Crop Progress: Corn Belt thirsts for rain
Corn is progressing quickly thanks to the dry and hot temperatures, and though many states are desperate for rain, crop conditions are remarkably positive and slightly improved from last week’s report. The USDA’s latest Crop Progress report showed progress in each of the 18 reporting states.
Corn emerged: 97 percent
With corn planting a distant memory, emerged corn is quickly moving forward. With just three percentage points of corn remaining to emerge, next week’s report should show progress in corn silking. This week’s report puts the 2012 corn season 5 percentage points above last week’s report and 22 percentage points ahead of 2011’s pace.
Eleven of the 18 producing states are at or above the national average, while just three states – Colorado (89 percent), Pennsylvania (62 percent) and Wisconsin (87 percent) – below the 90 percent mark.
Conditions improve slightly
Seventy-two percent of corn has been rated in “good” to “excellent” condition. While it is same percentage as last week’s report, the ratings shifted by 2 percentage points from good to excellent, marking slightly improvement this week. Three states reported the highest percentages of crops in “poor” to “very poor” condition – Missouri (14 percent), Kentucky (13 percent) and Tennessee (12 percent). Texas reported just 3 percent of corn in “poor” to “very poor shape,” marking a comeback from last year’s drought.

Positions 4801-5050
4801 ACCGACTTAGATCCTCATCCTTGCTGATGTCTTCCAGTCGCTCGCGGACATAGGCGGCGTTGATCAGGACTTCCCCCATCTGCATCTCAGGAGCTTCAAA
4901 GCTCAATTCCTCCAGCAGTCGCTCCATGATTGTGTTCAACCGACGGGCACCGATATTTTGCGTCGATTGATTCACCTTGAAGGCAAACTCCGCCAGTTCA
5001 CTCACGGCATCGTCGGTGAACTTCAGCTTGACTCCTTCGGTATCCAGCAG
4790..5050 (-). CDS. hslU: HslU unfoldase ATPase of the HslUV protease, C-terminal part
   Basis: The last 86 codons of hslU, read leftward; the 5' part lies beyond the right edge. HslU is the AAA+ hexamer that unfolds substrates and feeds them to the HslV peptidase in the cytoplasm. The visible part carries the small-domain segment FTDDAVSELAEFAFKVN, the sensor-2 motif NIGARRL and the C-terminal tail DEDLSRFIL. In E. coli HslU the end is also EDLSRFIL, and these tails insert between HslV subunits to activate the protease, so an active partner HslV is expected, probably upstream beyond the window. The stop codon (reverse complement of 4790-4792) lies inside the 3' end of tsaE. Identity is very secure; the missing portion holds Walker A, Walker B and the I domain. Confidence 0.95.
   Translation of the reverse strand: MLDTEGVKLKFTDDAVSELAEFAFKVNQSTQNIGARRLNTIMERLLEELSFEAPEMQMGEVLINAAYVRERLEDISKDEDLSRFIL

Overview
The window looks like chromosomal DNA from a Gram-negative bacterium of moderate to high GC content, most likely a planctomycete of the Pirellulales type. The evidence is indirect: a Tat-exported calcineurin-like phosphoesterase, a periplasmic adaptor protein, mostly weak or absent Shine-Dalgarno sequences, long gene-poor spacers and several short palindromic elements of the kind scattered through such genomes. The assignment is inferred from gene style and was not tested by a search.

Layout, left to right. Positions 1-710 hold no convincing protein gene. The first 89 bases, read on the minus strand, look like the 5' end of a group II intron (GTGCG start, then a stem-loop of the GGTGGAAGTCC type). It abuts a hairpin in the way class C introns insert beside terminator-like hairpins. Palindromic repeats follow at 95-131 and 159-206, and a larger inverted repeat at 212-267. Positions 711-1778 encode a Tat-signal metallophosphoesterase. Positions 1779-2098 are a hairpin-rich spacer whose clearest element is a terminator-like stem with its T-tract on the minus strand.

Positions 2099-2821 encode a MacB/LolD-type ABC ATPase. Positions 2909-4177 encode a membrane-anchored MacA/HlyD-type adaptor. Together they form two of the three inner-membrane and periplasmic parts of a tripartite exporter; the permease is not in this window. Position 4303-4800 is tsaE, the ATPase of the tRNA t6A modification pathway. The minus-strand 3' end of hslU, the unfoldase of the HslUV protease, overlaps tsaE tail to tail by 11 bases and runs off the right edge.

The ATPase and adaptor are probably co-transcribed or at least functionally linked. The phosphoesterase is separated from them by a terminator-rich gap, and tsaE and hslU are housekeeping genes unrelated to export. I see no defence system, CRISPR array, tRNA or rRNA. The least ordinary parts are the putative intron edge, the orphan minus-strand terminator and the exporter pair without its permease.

The USDA’s Weekly Weather and Crop Bulletin reported that few areas in and around the Corn Belt saw much rain last week, despite Tropical Storm Beryl’s drenching along the Gulf and Mid-Atlantic Coasts. Temperatures in the central and southern Great Plains, Corn Belt and Ohio Valley averaged more than 10 degrees Fahrenheit above normal. However, with the threat of the linger dryness rolling into a significant drought, many experts anticipate lower yields due to crops damaged by heat stress.
Soybean planting finished, emerging almost there
Ninety-four percent of soybeans have been planting, and 79 percent have now emerged. Farmers can thank Mother Nature for the opportunity to progress quickly from last week. Soybean planting is 31 percentage points ahead of last year’s pace, and emerged soybeans are 40 percentage points above 2011.
Soybean conditions, the first report of the year, showed just 6 percent of the nation’s soybeans in “poor” to “very poor” condition. Sixty-five percent of soybeans are in “good” to “excellent” condition. Doane Agricultural Services said in their midday report that a lack of adequate rainfall over the key production regions and lower yields due to inadequate soil moisture levels remains a concern for new crop beans.